Hacking the Google Numrange Operator

    April 1, 2004

For hardcore researchers Google launched a new number range search, allowing users to look for pages that contain numbers within a specified range. If you’re looking for that one Phil Collins song you loved so much in the early 80s and can’t remember the name simply type “phil collins 1980..1985” without the quotes.

NumRange to help in searching for Phil Collins
NumRange to help in searching for Phil Collins

You’ll be instantly reminded that “Against All Odds” was the song that rocked you so hard.

Tell me how you plan to use the numrange operator.

While search operators are nothing new, this particular innovation gave GoogleGuy something to crow about.

“Stop and think for a minute: for the last 9-10 years, most search engines have relied on searching for a simple list of keywords, then processing the documents that match,” GoogleGuy told WebMasterWorld members. “Searching for web pages that match anywhere in a range of numbers gives a glimpse into more powerful indexing and search capabilities than just matching on a single keyword.”

He also pointed out a way to use the numrange function as a sort of local search.

“Here’s another fun way to use numrange search: businesses along a stretch of road. For example, the main little downtown area in Mountain View, CA is along Castro St. It’s a great street to walk down and get a slice of pizza, buy a candle, or read a book. So a search like ‘100..900 castro’ mountain view is a good way to see some of the stuff in downtown Mountain View.”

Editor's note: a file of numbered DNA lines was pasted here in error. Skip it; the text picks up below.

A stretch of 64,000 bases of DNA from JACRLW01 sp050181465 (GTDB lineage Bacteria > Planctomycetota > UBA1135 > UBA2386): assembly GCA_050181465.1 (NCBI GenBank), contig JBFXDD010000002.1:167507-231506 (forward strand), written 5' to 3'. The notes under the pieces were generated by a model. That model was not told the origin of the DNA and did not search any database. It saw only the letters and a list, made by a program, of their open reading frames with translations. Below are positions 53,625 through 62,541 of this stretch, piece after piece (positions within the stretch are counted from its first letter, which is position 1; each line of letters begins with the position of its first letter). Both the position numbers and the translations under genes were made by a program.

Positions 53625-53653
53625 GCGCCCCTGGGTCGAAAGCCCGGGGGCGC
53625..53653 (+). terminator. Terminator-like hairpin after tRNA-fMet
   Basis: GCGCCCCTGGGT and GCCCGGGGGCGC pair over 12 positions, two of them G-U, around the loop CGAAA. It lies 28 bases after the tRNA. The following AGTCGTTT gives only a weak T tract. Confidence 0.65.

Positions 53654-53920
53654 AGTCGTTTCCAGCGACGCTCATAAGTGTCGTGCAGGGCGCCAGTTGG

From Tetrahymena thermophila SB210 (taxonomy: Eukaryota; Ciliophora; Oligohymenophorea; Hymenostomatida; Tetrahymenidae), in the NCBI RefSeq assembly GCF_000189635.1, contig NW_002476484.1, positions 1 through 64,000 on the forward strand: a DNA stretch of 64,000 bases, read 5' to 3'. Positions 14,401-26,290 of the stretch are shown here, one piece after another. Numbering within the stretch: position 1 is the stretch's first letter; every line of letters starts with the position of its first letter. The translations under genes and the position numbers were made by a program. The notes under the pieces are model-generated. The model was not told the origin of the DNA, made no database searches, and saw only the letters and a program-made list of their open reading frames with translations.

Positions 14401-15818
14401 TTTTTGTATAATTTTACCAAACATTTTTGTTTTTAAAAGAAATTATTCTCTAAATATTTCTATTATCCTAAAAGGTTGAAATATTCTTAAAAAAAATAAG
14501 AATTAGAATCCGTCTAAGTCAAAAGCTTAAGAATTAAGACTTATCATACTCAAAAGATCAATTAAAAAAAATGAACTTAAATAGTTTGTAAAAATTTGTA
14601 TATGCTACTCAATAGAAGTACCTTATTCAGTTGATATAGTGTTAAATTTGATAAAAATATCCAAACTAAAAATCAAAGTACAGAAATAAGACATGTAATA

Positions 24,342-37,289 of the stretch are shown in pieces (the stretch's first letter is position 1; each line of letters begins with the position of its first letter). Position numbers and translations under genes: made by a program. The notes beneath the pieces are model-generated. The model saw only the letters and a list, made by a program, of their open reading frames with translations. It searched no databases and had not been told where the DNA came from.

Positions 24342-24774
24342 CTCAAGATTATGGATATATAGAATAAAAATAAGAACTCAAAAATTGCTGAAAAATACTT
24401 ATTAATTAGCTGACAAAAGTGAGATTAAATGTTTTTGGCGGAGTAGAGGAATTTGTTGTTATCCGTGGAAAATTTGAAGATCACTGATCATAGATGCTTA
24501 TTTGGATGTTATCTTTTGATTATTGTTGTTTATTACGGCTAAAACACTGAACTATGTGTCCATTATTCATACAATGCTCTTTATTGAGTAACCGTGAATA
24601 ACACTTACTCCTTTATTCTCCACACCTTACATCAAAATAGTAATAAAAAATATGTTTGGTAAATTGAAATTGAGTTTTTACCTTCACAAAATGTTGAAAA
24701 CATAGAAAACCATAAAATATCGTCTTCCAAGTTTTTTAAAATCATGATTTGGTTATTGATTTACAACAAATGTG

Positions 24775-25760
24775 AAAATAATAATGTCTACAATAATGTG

I hear lots of people suggesting the numrange operator as a way of finding products within a certain price range, as Google pays attention to the dollar signs ($). The Google description page gives this example, “you might conduct a search for DVD player $250..300”.

All you US and AU retailers out there need to be sure you have dollar signs near your products – truly price conscious searchers will pick up on this operator right away and use it in addition to price comparison search engines.

Does Google see the Euro sign? Let me know.

And be sure to share your creative ways of using this new operator – there has to be more to it than just finding the lowest prices for things and hacking Google local.

Garrett French is the editor of iEntry’s eBusiness channel. You can talk to him directly at WebProWorld, the eBusiness Community Forum.